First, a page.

Mum's tears of joy after daughter defies years of struggle
WHEN Mercedes Siganto spent months in a wheelchair, she could only dream of contesting one of Australian Swimming's major events.
After years of steady progress following all the uncertainty, she will next weekend.
What Mercedes has achieved at Waterworx Swimming Club is a wonderful story of overcoming fear, learning to walk again and setting new standards in the pool.
Aged 12, she'll be the youngest competitor in her SB9 multi-class events at the Pan Pac trials in Adelaide from July 1-4.
Mercedes was introduced to the pool at an early age because of her family's belief in water safety.
But after originally fearing she had muscular dystrophy aged eight, Mercedes spent months in a wheelchair troubled by her muscle disease.
"She was hospitalised for quite some time,'' Mercedes' mum Tania said.
"When she came out of hospital, we weren't sure if she would be able to swim because she was in hospital for rehabilitation, to teach her to walk again basically.''
During her rehabilitation in year four, the St Peter Claver College student started doing water therapy and hydrotherapy to break her reliance on a wheelchair.
"Once she realised that she could swim again, she just wanted to keep swimming,'' Tania said. "It's just taken her in that direction.''
Given the health challenges Mercedes has faced, Tania is delighted to see her daughter preparing to contest the multi-class 50m and 100m breaststroke in Adelaide.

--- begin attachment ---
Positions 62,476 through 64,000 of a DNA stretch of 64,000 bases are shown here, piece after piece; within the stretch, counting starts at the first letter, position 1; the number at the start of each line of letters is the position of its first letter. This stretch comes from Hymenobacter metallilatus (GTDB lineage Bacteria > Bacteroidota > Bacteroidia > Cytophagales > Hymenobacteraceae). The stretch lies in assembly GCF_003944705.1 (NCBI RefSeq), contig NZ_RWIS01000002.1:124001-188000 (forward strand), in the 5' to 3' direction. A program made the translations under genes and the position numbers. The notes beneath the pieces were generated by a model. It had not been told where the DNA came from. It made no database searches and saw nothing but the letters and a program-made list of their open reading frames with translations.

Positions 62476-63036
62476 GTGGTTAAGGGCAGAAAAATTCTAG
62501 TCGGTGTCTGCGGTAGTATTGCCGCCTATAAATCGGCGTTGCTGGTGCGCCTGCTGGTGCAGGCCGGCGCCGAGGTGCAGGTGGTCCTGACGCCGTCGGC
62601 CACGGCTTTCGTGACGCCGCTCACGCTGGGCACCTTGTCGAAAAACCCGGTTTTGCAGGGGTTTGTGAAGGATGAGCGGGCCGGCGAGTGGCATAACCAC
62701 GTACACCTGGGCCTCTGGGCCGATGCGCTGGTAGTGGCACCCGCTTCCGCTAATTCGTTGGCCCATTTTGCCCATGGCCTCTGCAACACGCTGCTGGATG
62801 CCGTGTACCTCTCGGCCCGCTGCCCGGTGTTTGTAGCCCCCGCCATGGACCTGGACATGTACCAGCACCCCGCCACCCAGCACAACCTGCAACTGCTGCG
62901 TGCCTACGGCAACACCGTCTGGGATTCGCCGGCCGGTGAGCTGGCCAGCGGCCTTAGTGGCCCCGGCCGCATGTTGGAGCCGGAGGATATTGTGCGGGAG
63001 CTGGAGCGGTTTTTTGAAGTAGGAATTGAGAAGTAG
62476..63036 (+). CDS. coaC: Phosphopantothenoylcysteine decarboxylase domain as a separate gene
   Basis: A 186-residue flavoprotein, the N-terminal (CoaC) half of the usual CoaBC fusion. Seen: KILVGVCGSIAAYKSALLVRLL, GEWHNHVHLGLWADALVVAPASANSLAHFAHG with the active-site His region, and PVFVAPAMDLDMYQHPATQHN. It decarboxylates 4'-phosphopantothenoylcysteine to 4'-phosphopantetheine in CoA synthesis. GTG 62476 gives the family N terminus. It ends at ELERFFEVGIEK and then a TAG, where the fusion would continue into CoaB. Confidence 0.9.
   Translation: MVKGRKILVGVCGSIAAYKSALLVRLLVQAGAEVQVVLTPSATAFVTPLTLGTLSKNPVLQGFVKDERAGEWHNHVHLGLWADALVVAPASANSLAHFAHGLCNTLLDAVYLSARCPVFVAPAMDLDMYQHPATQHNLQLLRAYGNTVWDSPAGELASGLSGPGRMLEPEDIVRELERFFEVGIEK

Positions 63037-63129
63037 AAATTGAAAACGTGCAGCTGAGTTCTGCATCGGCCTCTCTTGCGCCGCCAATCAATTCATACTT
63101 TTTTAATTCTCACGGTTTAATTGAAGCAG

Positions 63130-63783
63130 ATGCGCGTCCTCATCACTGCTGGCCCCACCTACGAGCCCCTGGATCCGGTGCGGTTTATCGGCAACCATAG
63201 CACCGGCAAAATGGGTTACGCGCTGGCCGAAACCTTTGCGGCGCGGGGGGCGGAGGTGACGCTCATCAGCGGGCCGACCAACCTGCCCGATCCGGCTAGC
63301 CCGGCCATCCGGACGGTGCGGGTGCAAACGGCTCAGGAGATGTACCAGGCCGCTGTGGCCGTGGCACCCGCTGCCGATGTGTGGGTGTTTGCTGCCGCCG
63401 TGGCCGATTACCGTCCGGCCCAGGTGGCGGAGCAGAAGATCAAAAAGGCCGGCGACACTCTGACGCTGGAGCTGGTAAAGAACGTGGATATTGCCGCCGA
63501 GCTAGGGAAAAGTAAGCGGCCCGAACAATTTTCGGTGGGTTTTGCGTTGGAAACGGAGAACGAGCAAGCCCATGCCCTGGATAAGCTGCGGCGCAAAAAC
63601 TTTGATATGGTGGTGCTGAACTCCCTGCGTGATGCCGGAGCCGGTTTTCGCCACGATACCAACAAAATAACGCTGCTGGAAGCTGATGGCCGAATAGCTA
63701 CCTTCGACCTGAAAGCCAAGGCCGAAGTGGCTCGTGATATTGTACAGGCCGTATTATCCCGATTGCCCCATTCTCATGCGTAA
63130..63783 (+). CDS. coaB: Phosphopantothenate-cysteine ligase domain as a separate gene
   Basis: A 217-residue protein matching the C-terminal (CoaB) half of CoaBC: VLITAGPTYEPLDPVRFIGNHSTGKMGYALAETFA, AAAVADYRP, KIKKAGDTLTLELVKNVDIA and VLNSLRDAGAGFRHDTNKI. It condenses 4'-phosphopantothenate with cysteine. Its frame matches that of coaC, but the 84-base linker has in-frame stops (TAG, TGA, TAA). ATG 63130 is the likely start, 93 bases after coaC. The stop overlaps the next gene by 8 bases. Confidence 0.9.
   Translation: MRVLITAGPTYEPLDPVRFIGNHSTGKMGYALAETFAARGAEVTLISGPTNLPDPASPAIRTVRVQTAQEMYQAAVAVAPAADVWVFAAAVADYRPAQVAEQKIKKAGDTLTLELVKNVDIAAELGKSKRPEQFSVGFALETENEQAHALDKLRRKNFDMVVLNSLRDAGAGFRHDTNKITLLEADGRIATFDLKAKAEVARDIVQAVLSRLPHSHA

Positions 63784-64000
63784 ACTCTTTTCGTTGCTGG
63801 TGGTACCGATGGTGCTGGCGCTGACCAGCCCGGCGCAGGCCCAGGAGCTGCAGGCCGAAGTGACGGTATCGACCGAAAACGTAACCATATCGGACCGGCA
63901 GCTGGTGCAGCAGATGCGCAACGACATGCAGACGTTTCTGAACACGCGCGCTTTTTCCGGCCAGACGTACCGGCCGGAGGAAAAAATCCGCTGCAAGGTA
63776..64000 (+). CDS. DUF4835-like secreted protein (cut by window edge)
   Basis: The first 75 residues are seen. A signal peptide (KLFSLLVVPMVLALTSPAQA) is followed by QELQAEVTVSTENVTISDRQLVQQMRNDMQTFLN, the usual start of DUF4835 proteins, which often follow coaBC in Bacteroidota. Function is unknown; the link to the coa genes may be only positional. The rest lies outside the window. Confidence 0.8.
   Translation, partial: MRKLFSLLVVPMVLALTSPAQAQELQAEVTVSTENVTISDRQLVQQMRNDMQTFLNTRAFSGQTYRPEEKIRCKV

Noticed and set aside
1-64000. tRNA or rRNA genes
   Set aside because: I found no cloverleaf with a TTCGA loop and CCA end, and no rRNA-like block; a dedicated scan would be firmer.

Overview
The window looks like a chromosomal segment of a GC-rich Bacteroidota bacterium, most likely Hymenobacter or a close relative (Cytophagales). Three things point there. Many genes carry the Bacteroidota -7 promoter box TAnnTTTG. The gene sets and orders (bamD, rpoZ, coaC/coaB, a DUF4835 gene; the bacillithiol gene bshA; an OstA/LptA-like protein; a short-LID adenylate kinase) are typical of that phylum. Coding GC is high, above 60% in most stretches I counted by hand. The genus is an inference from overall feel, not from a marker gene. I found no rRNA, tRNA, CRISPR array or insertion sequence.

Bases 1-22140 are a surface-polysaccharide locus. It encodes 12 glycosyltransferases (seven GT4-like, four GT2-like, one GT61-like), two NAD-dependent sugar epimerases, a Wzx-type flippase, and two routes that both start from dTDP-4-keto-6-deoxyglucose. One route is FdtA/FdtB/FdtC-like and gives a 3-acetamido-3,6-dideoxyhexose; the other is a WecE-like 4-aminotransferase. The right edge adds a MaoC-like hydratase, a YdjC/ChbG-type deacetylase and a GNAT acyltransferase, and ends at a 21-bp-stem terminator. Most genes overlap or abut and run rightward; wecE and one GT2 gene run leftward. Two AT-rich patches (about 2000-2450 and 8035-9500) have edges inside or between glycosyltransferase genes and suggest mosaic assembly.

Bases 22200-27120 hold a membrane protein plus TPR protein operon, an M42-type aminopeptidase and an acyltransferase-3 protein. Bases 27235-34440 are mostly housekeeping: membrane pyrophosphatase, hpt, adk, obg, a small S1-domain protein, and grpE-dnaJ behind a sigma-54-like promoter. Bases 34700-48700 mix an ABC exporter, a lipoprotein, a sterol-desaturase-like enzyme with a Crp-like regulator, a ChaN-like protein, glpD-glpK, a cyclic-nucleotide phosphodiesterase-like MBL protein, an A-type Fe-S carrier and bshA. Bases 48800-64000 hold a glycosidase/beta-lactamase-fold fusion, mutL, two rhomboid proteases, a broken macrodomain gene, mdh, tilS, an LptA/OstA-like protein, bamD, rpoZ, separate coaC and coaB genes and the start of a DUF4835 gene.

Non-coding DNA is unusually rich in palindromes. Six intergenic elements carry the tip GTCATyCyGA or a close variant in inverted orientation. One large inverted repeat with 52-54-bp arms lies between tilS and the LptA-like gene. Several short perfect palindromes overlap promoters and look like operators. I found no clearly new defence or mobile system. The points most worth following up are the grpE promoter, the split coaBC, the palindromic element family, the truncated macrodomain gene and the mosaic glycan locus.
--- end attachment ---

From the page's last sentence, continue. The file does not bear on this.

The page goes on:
"I'm exceptionally proud,'' Tania said.
"It can bring me to tears just talking about it . . . seeing where she's come from and the struggles that she had.
"Some mornings she wasn't even able to put a foot on the ground.''
Now in year seven at SPCC, Mercedes devotes four hours a day to her morning and afternoon sessions at the Waterworx pool at Springfield.
Head coach Paul Sansby was thrilled how much improvement she has made, especially last season.
That included achieving the qualifying standards needed to contest next month's international quality meet.
Preparing for her first Pan Pac trials, Mercedes last weekend trimmed seven seconds off her 100m breaststroke personal best.
"We're not expecting magic results or anything like that,'' Tania said. "Anything that comes out of Adelaide will be a bonus.''
Sansby said Mercedes would be about 10 seconds off the pace competing against older swimmers. "She'll probably be the youngest one down there,'' he said.
But as Mercedes steps up to meet her challenge, Sansby is pleased to see how swimming helps activate her muscles.
"You've got to work hard if you want to win,'' the coach said.
Mercedes won gold medals in her SB9 events and with the Queensland medley relay team at last year's Pacific School Games, also in Adelaide.
She also swims in other strokes against able-bodied competitors at regular club meetings.
Sansby is heading to South Australia late next week with Mercedes and another Waterworx swimmer Mollie O'Callaghan, who is contesting the open backstroke events.
Next month's trials are to select an Australian team for the Pan Pac championships in Tokyo from August 23-27.